The bioavailability-enhanced forms were further classified into phytosomal curcumin (N = 5)25,27,29,32,36, nano-micellar curcumin (N = 2)28,33, curcumin combined with piperine (N = 3)30,34,37, and curcumin amorphous dispersion (N = 1)23; sensitivity analyses by pooling the effects of these forms lowered heterogeneity to 0% to 49.1%, see Supplementary Appendix H. Phytosomal curcumin and nano-micellar curcumin were significantly associated with lowering AST level with MD (95% CI) of −7.42 (−10.68, −4.15) and −4.41 (−5.09, −3.74) units/L, respectively. However, the effect of curcumin-piperine was not significant on AST [MD (95% CI) of 0.70 (−1.85, 3.24) units/L].


Fourteen studies22,23,25,27,28,29,30,31,32,33,34,35,36,37 evaluated the effect of curcumin supplementation on ALT, see Fig. 3. The overall pooling indicated that curcumin supplementation was significantly associated with reduced ALT [MD (95% CI) of −5.61 (−9.37, −1.85) units/L] with moderate heterogeneity observed (I2 = 64.3%). Fitting follow-up time in the meta-regression did not improve I2. In subgroup analyses, a similar effect and moderate levels of heterogeneity were still observed among the majority of studies that used bioavailability-enhanced forms [MD (95% CI) of −5.38 (−9.72, −1.03) units/L, I2 = 67.7%]. In contrast, studies using whole compounds doubled the effect on lower ALT [MD (95% CI) of −11.61 (−19.22, −3.99) units/L] with no heterogeneity observed (I2 = 0%).

Figure 3
figure 3

Forest plots demonstrating the effect of curcumin on alanine aminotransferase: all curcumin forms.

Similarly, pooling the effects on ALT by bioavailability-enhanced forms in a sensitivity analysis reduced heterogeneity (I2 = 0% to 45.6%), and phytosomal curcumin and nano-micellar curcumin were significantly associated with lower ALT [MD (95% CI) of −9.29 (−15.02, −3.55) and −7.49 (−10.00, −4.98) units/L, respectively]. In contrast, the overall effect of curcumin-piperine was not significant [MD (95% CI) of 0.83 (−6.46, 8.12) units/L], see Supplementary Appendix I.


Six studies25,27,30,33,36,37 reported the effect of curcumin supplement on ALP, see Supplementary Appendix J. There was no significant association between curcumin supplement and ALP [MD (95% CI) of −8.88 (−24.68, 6.93) units/L]. All studies included used different types of bioavailability-enhanced curcumin forms with a high degree of heterogeneity (I2 = 92.7%). For GGT, two studies31,35 were included but no significant effect was observed [MD (95% CI) of −3.87 (−10.66, 2.93) units/L] and levels of heterogeneity were low (I2 = 11.6%), see Supplementary Appendix K.

Hepatic steatosis by ultrasonography

Nine studies23,24,25,28,30,34,35,36,37 reported a change in MAFLD grade assessed by liver US after curcumin supplementation. A significant resolution of hepatic steatosis was observed following curcumin supplementation with an overall RR (95% CI) of 3.53 (2.01, 6.22) with no heterogeneity detected across studies (I2 = 0%), see Fig. 4. A slightly stronger effect was observed across the seven studies23,25,28,30,34,36,37 that used bioavailability-enhanced curcumin forms [RR (95% CI) of 3.77 (2.09, 6.80), I2 = 0%].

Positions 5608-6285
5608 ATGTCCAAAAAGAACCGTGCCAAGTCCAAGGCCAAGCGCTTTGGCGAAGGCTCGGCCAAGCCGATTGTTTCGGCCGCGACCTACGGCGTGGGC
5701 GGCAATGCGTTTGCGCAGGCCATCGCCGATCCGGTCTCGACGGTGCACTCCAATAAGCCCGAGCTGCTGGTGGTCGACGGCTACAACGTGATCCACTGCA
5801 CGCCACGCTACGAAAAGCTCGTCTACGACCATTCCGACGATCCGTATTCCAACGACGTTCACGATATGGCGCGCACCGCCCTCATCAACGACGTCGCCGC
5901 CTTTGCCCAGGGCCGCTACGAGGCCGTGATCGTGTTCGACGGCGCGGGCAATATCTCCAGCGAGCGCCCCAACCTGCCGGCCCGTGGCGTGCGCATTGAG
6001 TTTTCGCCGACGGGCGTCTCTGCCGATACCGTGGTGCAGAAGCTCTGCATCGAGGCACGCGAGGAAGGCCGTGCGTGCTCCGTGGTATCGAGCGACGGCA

Figure 4
figure 4

Forest plots demonstrating the effect of curcumin on the resolution of hepatic steatosis by ultrasonography.

Changes in hepatic steatosis was also investigated across three studies23,25,30. Bioavailability-enhanced curcumin supplement was also significantly associated with improved hepatic steatosis with RR (95% CI) of 3.41 (1.36, 8.56), although high levels of heterogeneity were observed (I2 = 78.7%), see Supplementary Appendix L.

Liver stiffness

Liver stiffness was assessed with transient elastography and reported as a fibrosis score (kPa) in two studies26,31. The overall effect showed no significant association between curcumin supplementation and liver stiffness, with MD (95% CI) of −0.31 (−0.75, 0.13) kPa, I2 = 0%, see Supplementary Appendix M. Unfortunately, liver steatosis, represented by the controlled attenuation parameter of transient elastography, was reported in only one study31 and was not significant.

Platelet levels were assessed in two studies30,33. The pooled mean difference in platelet count between curcumin supplementation and placebo is not statistically significant with MD of 8.27 (−19.42, 35.95) × 109/L, see Supplementary Appendix N. For other fibrosis indices, i.e., FIB4, NFS, APRI, and BARD, they were assessed in only one study26 thus these outcomes could not be pooled.

Glycemic indices

Twelve studies22,23,24,27,28,29,30,31,34,35,36,37 assessed reduction of FBS indicating curcumin supplementation was associated with a significant reduction in FBS, with MD (95% CI) of −2.05 (−3.08, −1.01) mg/dL, I2 = 0%, see Supplementary Appendix O. A significant effect persisted in bioavailability-enhanced curcumin with MD (95% CI) of −1.94 (−3.01, −0.87) mg/dL, I2 = 0%. However, curcumin was not significantly associated with HbA1c based on pooling three included studies23,28,30 with MD (95% CI) of −0.24 (−0.66, 0.18) %, I2 = 85.8%, see Supplementary Appendix P.

Body mass index (BMI)